The mood of distribution industry executives facing this year’s IT challenges can perhaps best be described as waning optimism, judging by Forrester Research Inc.’s November 2004 North American Benchmark Study. The study indicates that distribution execs are well aware of the challenges they face: rising fuel prices, aging truck drivers, and the lifting of textile and apparel quotas. A full 70% of the distribution execs surveyed expect their IT budgets to remain flat or lower in 2005 than in 2004; 52% of the respondents surveyed in all industries expect 2005 to be challenging, and only 12% expect it to be a very good year. Last year, a similar survey found 17% of respondents looking forward to a very good 2004.
This year, distribution executives foresee sluggish growth and a corresponding stagnation of IT spending for new investments, with about 27% of their overall budgets allocated for IT. That IT spending, in the distribution sector at least, is more likely to go toward supply chain planning and financial systems and other software that will help control costs and increase efficiencies. In fact, the 9% of planned IT spending earmarked for applications software in 2005 is triple what it was in 2004.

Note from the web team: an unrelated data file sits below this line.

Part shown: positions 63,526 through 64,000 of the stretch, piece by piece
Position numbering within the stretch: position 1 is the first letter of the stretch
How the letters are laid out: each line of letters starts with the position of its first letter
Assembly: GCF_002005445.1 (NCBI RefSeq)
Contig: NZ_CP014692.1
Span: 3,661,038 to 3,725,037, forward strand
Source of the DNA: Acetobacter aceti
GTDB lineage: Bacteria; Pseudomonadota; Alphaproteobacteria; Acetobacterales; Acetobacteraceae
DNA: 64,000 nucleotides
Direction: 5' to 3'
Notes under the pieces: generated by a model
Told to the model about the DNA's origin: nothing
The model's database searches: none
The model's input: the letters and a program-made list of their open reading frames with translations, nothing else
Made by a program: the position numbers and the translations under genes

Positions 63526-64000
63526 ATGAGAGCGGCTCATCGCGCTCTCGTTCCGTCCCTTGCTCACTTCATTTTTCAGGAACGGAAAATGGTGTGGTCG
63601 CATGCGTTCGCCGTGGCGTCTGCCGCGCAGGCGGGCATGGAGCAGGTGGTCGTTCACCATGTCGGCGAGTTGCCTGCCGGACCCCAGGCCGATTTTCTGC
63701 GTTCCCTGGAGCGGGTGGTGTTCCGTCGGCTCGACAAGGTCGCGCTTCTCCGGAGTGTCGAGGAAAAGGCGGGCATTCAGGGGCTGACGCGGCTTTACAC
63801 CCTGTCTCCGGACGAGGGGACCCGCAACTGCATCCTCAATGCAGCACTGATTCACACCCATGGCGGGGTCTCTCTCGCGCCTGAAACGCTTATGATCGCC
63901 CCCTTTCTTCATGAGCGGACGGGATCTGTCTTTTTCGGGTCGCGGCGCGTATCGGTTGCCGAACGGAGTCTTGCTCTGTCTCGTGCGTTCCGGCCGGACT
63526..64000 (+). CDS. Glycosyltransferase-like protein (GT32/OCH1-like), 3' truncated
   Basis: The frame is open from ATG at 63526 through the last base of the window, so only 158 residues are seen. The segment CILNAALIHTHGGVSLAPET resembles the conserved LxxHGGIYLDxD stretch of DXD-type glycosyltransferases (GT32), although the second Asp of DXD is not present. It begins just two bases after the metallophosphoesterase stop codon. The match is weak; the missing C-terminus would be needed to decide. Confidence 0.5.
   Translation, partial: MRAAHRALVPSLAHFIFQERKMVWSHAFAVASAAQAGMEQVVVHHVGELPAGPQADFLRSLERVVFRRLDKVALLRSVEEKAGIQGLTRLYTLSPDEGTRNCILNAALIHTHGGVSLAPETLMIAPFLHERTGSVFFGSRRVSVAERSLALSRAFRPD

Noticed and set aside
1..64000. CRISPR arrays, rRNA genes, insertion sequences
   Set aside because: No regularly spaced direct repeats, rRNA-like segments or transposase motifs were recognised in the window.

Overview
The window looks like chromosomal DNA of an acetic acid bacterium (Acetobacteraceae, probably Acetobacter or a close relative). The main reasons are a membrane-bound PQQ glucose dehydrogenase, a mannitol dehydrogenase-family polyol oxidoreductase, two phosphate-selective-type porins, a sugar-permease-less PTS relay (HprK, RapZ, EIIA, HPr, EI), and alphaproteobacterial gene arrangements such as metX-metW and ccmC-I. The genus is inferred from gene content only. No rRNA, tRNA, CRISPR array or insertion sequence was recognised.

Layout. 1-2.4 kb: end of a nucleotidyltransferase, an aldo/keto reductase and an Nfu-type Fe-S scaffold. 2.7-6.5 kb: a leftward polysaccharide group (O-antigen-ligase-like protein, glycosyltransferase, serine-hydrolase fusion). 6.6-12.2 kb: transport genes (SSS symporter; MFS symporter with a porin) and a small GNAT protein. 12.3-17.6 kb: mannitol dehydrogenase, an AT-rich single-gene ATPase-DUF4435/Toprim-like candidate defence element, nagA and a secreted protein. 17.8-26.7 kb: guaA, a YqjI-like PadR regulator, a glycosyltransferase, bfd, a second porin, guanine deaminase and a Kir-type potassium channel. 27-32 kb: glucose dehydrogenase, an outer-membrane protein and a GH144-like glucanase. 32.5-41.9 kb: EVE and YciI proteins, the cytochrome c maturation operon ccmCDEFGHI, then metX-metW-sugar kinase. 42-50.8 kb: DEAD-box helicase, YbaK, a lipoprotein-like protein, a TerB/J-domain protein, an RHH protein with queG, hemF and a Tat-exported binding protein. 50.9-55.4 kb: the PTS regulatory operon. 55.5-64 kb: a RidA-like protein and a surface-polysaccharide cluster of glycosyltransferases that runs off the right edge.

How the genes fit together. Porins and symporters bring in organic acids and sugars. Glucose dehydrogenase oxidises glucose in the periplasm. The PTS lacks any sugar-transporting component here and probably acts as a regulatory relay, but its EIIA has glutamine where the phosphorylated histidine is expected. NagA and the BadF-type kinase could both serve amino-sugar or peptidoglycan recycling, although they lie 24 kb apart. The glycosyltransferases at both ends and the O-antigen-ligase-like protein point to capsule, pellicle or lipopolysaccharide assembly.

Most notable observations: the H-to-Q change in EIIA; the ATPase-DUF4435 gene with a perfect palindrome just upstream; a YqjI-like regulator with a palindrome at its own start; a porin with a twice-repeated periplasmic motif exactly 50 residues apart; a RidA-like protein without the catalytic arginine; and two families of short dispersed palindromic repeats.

Not surprisingly, business intelligence tools are of interest to only 23% of Forrester’s distribution respondents, compared with 34% of respondents in other industries. Optimizing supply chains and responding to regulatory requirements have boosted distributors’ demand for related software: Forty percent of distribution execs expect to invest in financial applications, compared to only 32% of executives in other industries. Similarly, supply chain management tools will be a significant IT budget item for 28% of distribution executives, versus 22% in other industries.
The report concludes that distribution companies are hardly in a budgetary position to snap up packaged apps that may or may not all be useful, and technology vendors will have to come up with strategies that fit this situation.